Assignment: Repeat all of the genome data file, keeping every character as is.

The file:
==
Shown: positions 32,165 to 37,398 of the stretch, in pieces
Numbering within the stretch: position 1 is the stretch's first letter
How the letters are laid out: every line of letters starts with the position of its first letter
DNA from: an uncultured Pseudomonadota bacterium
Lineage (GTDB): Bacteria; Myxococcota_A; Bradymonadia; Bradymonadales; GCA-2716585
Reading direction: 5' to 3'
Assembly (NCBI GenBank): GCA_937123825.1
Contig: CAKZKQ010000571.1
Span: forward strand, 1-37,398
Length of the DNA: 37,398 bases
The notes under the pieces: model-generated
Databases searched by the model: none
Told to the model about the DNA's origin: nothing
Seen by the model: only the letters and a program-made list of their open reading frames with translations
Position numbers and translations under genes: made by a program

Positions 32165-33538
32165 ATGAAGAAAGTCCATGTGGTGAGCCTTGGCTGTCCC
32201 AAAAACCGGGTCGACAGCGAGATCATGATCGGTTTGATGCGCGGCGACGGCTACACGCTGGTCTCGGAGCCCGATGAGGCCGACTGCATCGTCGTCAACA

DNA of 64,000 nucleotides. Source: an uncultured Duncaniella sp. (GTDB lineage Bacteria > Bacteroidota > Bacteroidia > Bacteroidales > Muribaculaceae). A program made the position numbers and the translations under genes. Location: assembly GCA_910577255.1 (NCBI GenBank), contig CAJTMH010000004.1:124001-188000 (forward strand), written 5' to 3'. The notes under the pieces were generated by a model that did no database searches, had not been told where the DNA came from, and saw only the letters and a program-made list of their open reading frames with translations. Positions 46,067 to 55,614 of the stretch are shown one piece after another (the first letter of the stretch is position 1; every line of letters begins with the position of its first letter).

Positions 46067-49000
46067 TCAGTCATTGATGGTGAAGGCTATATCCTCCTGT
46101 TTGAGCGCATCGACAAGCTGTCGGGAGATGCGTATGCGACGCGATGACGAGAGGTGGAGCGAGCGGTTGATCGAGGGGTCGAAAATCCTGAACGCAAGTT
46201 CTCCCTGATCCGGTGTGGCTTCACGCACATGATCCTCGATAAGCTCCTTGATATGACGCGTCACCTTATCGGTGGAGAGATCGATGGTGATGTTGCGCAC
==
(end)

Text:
Shown: positions 32,165 to 37,398 of the stretch, in pieces
Numbering within the stretch: position 1 is the stretch's first letter
How the letters are laid out: every line of letters starts with the position of its first letter
DNA from: an uncultured Pseudomonadota bacterium
Lineage (GTDB): Bacteria; Myxococcota_A; Bradymonadia; Bradymonadales; GCA-2716585
Reading direction: 5' to 3'
Assembly (NCBI GenBank): GCA_937123825.1
Contig: CAKZKQ010000571.1
Span: forward strand, 1-37,398
Length of the DNA: 37,398 bases
The notes under the pieces: model-generated
Databases searched by the model: none
Told to the model about the DNA's origin: nothing
Seen by the model: only the letters and a program-made list of their open reading frames with translations
Position numbers and translations under genes: made by a program

Positions 32165-33538
32165 ATGAAGAAAGTCCATGTGGTGAGCCTTGGCTGTCCC
32201 AAAAACCGGGTCGACAGCGAGATCATGATCGGTTTGATGCGCGGCGACGGCTACACGCTGGTCTCGGAGCCCGATGAGGCCGACTGCATCGTCGTCAACA

DNA of 64,000 nucleotides. Source: an uncultured Duncaniella sp. (GTDB lineage Bacteria > Bacteroidota > Bacteroidia > Bacteroidales > Muribaculaceae). A program made the position numbers and the translations under genes. Location: assembly GCA_910577255.1 (NCBI GenBank), contig CAJTMH010000004.1:124001-188000 (forward strand), written 5' to 3'. The notes under the pieces were generated by a model that did no database searches, had not been told where the DNA came from, and saw only the letters and a program-made list of their open reading frames with translations. Positions 46,067 to 55,614 of the stretch are shown one piece after another (the first letter of the stretch is position 1; every line of letters begins with the position of its first letter).

Positions 46067-49000
46067 TCAGTCATTGATGGTGAAGGCTATATCCTCCTGT
46101 TTGAGCGCATCGACAAGCTGTCGGGAGATGCGTATGCGACGCGATGACGAGAGGTGGAGCGAGCGGTTGATCGAGGGGTCGAAAATCCTGAACGCAAGTT
46201 CTCCCTGATCCGGTGTGGCTTCACGCACATGATCCTCGATAAGCTCCTTGATATGACGCGTCACCTTATCGGTGGAGAGATCGATGGTGATGTTGCGCAC